A UCLA study suggests researchers could analyze neurological disorders in a stem cell–derived model.
The research, conducted in mice, could elucidate how and why the phenomenon occurs.
Galván was selected based on her record of research and her contributions to teaching, mentoring and promoting diversity, equity and inclusion.
The funds will support clinical and basic medical research under Dr. Rhonda Voskuhl, director of the UCLA Multiple Sclerosis Program.
A UCLA study identifies a cell therapy that can stop progressive damage and stimulate the brain’s repair processes in mice.
Leading the project for UCLA are Dr. Rhonda Voskuhl and Professor Michael Jung.
For patients and their families, this “means the world,” said UCLA professor of psychology and neurosurgery Martin Monti.
Research brief: In mice, a neural sequence in the brain's striatum acts like falling dominoes, allowing them to precisely measure short intervals.
In very early life, sleep helps build the brain’s infrastructure, but it then takes on an entirely new decluttering role, research shows.
Research brief: The experiment represents one of a very few instances in which a drug reduced cognitive decline in animals after radiation treatment.
Research led by UCLA neurobiologist Jack Feldman finds that every breath we take arises from a disorderly group of neurons.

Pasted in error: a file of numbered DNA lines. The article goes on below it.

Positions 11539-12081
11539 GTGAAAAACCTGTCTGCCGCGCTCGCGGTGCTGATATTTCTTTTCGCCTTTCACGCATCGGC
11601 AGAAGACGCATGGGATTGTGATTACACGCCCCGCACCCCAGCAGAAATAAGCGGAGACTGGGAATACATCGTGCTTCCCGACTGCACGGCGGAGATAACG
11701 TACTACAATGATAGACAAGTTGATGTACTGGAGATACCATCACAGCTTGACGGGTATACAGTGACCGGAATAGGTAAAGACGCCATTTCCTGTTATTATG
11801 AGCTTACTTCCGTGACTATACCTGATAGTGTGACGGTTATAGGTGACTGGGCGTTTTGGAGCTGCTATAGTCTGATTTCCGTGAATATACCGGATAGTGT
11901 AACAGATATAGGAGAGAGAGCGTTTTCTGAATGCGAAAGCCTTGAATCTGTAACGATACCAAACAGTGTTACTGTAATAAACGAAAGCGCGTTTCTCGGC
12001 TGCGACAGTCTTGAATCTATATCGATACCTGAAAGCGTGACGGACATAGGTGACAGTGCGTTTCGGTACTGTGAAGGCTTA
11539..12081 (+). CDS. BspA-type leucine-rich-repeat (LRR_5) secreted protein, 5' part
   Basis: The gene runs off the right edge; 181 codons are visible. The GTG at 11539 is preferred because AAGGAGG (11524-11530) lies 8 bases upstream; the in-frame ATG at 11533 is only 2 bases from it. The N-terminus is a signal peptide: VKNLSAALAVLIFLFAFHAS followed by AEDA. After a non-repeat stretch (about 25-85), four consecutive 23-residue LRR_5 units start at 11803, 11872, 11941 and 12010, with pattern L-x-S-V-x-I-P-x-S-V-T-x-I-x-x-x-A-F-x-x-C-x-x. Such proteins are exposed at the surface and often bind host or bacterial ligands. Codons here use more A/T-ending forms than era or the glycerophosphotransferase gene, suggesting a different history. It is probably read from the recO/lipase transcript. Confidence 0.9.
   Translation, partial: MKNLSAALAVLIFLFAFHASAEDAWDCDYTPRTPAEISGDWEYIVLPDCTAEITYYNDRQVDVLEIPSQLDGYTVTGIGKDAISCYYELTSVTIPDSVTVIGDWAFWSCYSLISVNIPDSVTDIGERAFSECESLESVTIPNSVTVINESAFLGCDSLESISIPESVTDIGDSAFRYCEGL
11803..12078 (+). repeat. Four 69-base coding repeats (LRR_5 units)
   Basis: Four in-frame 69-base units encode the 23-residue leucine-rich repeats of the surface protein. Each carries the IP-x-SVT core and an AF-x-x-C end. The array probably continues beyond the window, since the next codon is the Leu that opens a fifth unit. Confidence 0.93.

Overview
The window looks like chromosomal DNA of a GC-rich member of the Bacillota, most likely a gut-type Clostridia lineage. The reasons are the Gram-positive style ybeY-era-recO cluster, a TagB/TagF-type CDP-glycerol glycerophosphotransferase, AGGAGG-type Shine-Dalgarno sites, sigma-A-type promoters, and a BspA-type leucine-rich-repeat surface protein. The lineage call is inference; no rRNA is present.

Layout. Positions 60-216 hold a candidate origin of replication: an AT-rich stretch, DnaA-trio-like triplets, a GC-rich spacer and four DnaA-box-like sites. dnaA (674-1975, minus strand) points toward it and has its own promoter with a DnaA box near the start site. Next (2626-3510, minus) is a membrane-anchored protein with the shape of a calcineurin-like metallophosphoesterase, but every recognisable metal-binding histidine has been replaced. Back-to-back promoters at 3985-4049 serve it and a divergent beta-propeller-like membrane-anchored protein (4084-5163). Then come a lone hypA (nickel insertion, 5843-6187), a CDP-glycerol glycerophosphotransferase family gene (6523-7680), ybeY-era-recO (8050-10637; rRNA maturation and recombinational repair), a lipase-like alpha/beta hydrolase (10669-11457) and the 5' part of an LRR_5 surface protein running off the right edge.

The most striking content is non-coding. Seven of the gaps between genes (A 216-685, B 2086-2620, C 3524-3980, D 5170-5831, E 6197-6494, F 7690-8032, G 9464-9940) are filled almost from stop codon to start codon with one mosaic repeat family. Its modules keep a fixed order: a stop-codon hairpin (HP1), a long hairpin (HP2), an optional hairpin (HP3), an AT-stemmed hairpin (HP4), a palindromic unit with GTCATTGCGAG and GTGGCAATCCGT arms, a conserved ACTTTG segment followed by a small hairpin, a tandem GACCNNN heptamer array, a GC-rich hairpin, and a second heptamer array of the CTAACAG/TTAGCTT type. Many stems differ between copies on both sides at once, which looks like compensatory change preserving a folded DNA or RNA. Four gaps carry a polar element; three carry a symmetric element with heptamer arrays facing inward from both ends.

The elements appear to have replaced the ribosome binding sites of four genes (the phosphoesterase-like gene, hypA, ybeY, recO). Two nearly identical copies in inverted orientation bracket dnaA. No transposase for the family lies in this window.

The findings may help health care professionals better assess those with autism and schizophrenia.
UCLA-led study of Armenian earthquake survivors finds that effects of psychotherapy for adolescents continued into adulthood.
UCLA-led research uncovers new details about the Foxp1 gene, which also is involved in timing of neuron production.
Proteins in the blood can be used to gauge a person’s risk for cerebral small vessel disease, which affects millions of older adults.
UCLA’s Dr. Sandra Loo says an FDA-approved device is an effective alternative to non-stimulant medications.
UCLA researchers find that the brain processes fear differently after injury.
Identifying the characteristics of dementia that are caused by traumatic brain injury could prevent people from being misdiagnosed with Alzheimer’s disease.
UCLA research identifies a potential strategy that may lead to treatment for the disorder.
Findings of the research conducted in mice could inform the development of therapies that reduce the time it takes for people to recover from nerve injuries.
UCLA Health researchers implanted a wireless device that enables people without sight to detect motion, distinguish light and dark.
A multi-disciplinary group of all-star researchers has been brought together thanks to a gift from philanthropists David and Diane Steffy.
Research brief: The study, involving more than 500 people, was nearly 10 times the size of any previous study of 22q11.2 deletion syndrome.
A UCLA-led study also found that hospitals that treat more than 450 people for stroke each year have better outcomes.
The UCLA-led study noted that proper long-term follow-up of children whose mothers had Zika infection in pregnancy is necessary.